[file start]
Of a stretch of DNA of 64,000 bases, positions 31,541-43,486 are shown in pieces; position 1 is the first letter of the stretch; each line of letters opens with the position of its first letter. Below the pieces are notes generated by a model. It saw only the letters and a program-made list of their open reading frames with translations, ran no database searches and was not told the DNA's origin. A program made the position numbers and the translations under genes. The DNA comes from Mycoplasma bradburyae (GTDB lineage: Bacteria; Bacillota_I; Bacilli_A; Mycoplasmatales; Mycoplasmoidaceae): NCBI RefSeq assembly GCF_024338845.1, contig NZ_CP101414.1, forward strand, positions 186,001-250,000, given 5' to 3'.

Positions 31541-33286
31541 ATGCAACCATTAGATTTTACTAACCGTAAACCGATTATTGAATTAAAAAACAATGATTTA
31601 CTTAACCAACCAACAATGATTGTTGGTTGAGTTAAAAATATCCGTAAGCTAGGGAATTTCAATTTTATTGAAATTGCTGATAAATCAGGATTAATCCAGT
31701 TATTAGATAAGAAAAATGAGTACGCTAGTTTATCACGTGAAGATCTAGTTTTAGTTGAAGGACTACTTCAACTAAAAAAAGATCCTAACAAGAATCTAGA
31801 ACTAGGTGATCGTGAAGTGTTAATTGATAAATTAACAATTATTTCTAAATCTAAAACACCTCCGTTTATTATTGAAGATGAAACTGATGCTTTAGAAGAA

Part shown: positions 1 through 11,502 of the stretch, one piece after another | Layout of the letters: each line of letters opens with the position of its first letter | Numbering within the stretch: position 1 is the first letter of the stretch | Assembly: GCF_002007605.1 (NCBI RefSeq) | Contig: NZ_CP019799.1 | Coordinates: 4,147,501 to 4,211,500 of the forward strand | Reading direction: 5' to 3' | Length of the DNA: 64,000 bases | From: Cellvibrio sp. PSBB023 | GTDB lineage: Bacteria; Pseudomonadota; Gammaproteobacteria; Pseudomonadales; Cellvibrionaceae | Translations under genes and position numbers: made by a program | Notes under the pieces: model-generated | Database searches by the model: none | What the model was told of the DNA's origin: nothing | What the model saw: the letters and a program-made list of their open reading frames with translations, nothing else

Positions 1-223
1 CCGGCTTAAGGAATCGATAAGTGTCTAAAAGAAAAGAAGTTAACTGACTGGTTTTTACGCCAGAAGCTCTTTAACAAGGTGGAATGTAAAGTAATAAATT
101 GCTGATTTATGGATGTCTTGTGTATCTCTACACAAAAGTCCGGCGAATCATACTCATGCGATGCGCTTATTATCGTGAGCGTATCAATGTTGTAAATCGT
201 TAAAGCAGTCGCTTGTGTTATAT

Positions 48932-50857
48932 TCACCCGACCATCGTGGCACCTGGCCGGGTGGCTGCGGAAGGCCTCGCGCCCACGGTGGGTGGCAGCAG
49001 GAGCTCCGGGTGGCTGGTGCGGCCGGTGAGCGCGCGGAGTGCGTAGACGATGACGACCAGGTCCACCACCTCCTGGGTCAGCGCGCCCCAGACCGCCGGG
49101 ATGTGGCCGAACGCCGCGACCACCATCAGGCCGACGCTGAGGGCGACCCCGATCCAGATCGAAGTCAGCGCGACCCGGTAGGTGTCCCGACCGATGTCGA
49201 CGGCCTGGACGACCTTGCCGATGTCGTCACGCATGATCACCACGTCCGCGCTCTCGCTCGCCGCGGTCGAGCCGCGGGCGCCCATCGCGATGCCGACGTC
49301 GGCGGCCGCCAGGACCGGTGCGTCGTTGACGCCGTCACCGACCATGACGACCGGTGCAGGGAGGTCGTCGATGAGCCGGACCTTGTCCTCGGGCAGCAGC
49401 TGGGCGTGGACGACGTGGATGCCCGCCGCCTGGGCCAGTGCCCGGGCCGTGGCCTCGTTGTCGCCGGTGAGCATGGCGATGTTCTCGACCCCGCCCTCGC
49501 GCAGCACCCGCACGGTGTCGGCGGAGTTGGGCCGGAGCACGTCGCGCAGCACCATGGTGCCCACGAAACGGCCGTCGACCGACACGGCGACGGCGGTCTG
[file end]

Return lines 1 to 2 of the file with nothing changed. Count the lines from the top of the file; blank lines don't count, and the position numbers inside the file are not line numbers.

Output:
Of a stretch of DNA of 64,000 bases, positions 31,541-43,486 are shown in pieces; position 1 is the first letter of the stretch; each line of letters opens with the position of its first letter. Below the pieces are notes generated by a model. It saw only the letters and a program-made list of their open reading frames with translations, ran no database searches and was not told the DNA's origin. A program made the position numbers and the translations under genes. The DNA comes from Mycoplasma bradburyae (GTDB lineage: Bacteria; Bacillota_I; Bacilli_A; Mycoplasmatales; Mycoplasmoidaceae): NCBI RefSeq assembly GCF_024338845.1, contig NZ_CP101414.1, forward strand, positions 186,001-250,000, given 5' to 3'.

Positions 31541-33286